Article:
was formed in early 2009 by photographer Seth Kushner and writer Christopher Irving to document the evolution of the comic book and graphic novel through the experiences of New York City's creators. The two combine Seth’s pictures with Christopher’s words to create the synergestic New Comics Journalism, painting portraits of the cartoonists that New York has to offer. Through the course of their journey, they are documenting the masters of the print comic, all the way through to the pioneers of the burgeoning webcomic.
Irving and Kushner had the unique opportunity to interview Frank Miller
at its studio and talk with him, among many things, about Sin City 2
Miller, after years of trying his hand at Hollywood, had it come to him through another artist living by his own terms: indy film maker and jack-of-all-trades Robert Rodriguez
, whose first film 'El Mariachi' was self-funded through money earned as a pharmaceutical lab rat.
“I met Robert Rodriguez in a Hell’s Kitchen bar. For one thing, he was the only guy in Hell’s Kitchen wearing a cowboy hat who was straight,” Frank gives with a sly grin. “He showed me what he had in mind, and I went ‘This is good.’
“He had single pages and had taken [pictures of] girlfriends and fellow actors, but he caught the look of Sin City
. I didn’t think it could be done. I didn’t know digital then. He taught me digital, and now I know it well.”
Rodriguez’s “audition” clip for a Sin City movie was an adaptation of Frank’s three-page story “The Customer is Always Right,” starring Josh Hartnett
. Shooting them against green screen, Rodriguez amped up the contrast and created backgrounds digitally, recreating Frank’s atmospheric implied line world loyally. It didn’t take long for Miller to give his blessing, and for the two to team up as co-directors on the film adaptation.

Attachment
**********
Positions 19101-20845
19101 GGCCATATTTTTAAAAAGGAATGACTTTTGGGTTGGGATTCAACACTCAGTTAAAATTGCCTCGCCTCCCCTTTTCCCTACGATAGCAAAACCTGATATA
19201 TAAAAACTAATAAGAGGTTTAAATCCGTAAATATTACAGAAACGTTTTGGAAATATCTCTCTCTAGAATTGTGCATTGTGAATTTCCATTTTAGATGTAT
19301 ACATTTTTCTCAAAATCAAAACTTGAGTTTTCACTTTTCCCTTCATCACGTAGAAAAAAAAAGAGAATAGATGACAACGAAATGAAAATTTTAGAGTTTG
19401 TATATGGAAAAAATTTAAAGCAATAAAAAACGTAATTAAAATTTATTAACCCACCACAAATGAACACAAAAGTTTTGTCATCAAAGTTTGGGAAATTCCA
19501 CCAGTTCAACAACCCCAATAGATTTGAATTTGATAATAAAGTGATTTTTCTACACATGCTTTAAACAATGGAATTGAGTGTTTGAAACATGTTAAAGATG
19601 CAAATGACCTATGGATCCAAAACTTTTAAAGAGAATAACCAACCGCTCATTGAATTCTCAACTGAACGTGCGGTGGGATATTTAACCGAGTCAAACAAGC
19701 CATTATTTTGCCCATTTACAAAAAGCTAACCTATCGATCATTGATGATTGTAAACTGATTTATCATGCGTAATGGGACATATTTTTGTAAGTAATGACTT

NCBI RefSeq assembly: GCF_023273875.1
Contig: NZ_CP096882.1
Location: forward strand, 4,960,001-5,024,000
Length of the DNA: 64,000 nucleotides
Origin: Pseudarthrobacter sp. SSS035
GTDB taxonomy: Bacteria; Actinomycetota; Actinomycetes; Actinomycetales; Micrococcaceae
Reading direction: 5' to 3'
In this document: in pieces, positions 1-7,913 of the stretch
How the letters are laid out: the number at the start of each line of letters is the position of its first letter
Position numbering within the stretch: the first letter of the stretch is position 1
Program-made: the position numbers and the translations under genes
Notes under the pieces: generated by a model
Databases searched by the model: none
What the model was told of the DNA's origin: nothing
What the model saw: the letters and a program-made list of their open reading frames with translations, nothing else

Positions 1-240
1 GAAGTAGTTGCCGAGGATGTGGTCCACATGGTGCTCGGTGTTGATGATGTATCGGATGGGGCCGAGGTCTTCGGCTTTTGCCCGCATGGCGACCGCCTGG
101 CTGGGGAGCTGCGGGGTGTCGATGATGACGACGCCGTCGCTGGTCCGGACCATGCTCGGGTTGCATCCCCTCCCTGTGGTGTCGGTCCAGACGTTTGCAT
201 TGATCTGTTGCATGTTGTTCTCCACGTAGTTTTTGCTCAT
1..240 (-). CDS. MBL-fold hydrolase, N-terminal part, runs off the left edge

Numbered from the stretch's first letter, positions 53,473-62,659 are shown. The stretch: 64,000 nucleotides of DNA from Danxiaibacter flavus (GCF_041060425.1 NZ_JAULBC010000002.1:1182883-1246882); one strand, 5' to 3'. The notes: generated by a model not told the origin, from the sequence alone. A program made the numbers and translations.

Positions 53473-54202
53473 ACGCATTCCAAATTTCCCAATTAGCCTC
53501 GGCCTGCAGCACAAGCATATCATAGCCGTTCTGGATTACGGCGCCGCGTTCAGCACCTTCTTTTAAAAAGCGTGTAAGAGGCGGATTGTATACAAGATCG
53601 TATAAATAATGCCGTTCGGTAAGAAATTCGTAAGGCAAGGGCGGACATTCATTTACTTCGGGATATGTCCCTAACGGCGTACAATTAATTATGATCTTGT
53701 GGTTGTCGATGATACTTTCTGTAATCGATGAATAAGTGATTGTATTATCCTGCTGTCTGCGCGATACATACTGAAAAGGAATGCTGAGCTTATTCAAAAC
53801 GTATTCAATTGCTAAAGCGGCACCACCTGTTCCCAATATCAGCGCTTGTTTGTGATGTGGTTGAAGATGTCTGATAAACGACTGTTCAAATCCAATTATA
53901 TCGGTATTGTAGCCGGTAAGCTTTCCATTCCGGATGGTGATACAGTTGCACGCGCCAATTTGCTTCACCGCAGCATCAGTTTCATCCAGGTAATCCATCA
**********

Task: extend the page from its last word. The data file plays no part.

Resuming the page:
came out April 1, 2005, with a motley cast—boasting Bruce Willis, Clive Owen, Jessica Alba, Mickey Rourke, the late and great Brittany Murphy, Rosario Dawson, and Benicio del Toro—starring in a handful of the Sin City stories brought to celluloid life. It succeeded in the one area no other comic book adaptation had ever really tried before: the loyal translation. Sin City the film showed us Miller’s absurdist Noir tendencies in motion, while also making the creator-owned comic book a household name. It also gave Miller the last laugh, placing him in the director’s chair on his own terms.
“We’re planning on it early next year
,” Frank says of Sin City 2
. “We’re getting both of us happy with things, and we’ve both gotten a bit feistier,” he jokes.
“Pre-production will be early next year. Pre-production with Rodriguez takes about ten days. The guy is a lightning bolt. We’ll cast the movie across the later months of this year, and a lot of it will cast itself, since a lot of people want to be back
The heart of this new anthology? A Dame to Kill For, the origin of bad-ass Dwight, (played by Clive Owen in the first film) serves as the crux of the movie, with other shorter stories around it. Dwight’s a tortured man, refusing to repeat his hard and violent past by “letting loose” even one more time. When he lets an old flame walk right back into his life and manipulate him with almost fatal consequences, Dwight finds the monster within the only thing that can save him in his dark, twisted, crooked, and violent world.
source: Graphic NYC